Drastic plastic
Plastic waste became a pressing issue after David Attenborough’s Blue Planet programme focussed on the problem, and initiatives to limit single-use plastic have been seen all over the world. However, our investigation into the problem showed that, despite the efforts of supermarkets to show that they are tackling the problem, we are still very much addicted to plastic. An international conference on microplastics in Arrecife in November placed Lanzarote at the forefront of an issue that still requires more serious action.

All change in Madrid
The earlier part of the year was dominated by the Catalan crisis, with regional elections failing to elect a clear majority, and leaders of the unauthorised referendum of October 2017 jailed or on the run in Europe.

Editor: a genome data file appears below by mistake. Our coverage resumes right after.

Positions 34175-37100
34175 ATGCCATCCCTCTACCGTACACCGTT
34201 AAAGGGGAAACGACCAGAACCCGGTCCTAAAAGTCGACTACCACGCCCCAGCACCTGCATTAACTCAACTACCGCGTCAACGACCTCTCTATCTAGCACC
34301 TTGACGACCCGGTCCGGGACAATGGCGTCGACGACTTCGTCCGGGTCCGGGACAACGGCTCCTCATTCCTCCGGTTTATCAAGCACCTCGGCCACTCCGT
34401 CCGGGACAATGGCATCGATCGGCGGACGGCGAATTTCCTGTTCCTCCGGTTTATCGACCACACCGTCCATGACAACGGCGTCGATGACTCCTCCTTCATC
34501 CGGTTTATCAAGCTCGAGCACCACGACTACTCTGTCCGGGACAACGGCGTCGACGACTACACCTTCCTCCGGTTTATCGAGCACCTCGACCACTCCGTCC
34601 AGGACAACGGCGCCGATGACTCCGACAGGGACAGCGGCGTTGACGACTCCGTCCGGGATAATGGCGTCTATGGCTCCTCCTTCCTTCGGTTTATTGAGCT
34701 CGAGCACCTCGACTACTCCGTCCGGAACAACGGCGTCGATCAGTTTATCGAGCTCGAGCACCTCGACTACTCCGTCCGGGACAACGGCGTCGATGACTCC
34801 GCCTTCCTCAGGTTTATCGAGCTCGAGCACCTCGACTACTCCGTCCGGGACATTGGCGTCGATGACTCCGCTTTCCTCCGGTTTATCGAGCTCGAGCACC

However, a nine-year corruption case which came to a head in May saw the Spanish government fall. Mariano Rajoy’s ruling PP received a devastating judgement, with courts confirming that the party had run a “real and effective system of institutional corruption” for years. Rajoy himself was judged as “not having been truthful” during his testimony.

Socialist leader Pedro Sánchez proposed a no-confidence vote, and managed to raise enough support to defeat the government. He was appointed as President of the Government by King Felipe VI on 2nd June.

The new government rapidly changed the political landscape in Spain, taking the wind out of the sails of the centre-right Ciudadanos party, and forcing the left-wing Unidos Podemos into a more moderate stance. The Socialists have been rejuvenated, for the time being at least, but next year’s regional elections will give a clearer picture of the Sánchez effect.